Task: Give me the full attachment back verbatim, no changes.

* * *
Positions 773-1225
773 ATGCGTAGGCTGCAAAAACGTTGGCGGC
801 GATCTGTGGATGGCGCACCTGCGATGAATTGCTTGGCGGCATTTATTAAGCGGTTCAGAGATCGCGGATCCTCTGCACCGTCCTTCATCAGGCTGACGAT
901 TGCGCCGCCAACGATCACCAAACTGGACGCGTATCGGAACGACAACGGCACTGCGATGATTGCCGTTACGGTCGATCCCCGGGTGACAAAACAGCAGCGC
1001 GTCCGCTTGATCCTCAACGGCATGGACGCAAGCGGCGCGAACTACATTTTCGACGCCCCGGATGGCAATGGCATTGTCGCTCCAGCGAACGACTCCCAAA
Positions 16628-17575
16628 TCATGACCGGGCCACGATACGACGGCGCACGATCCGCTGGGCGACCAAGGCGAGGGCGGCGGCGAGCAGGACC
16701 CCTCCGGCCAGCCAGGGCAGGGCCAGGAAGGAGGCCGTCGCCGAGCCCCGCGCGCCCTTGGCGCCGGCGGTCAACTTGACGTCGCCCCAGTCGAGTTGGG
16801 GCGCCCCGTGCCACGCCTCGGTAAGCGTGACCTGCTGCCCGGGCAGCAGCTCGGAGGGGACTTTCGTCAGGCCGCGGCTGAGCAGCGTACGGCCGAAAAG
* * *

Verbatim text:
Positions 773-1225
773 ATGCGTAGGCTGCAAAAACGTTGGCGGC
801 GATCTGTGGATGGCGCACCTGCGATGAATTGCTTGGCGGCATTTATTAAGCGGTTCAGAGATCGCGGATCCTCTGCACCGTCCTTCATCAGGCTGACGAT
901 TGCGCCGCCAACGATCACCAAACTGGACGCGTATCGGAACGACAACGGCACTGCGATGATTGCCGTTACGGTCGATCCCCGGGTGACAAAACAGCAGCGC
1001 GTCCGCTTGATCCTCAACGGCATGGACGCAAGCGGCGCGAACTACATTTTCGACGCCCCGGATGGCAATGGCATTGTCGCTCCAGCGAACGACTCCCAAA
Positions 16628-17575
16628 TCATGACCGGGCCACGATACGACGGCGCACGATCCGCTGGGCGACCAAGGCGAGGGCGGCGGCGAGCAGGACC
16701 CCTCCGGCCAGCCAGGGCAGGGCCAGGAAGGAGGCCGTCGCCGAGCCCCGCGCGCCCTTGGCGCCGGCGGTCAACTTGACGTCGCCCCAGTCGAGTTGGG
16801 GCGCCCCGTGCCACGCCTCGGTAAGCGTGACCTGCTGCCCGGGCAGCAGCTCGGAGGGGACTTTCGTCAGGCCGCGGCTGAGCAGCGTACGGCCGAAAAG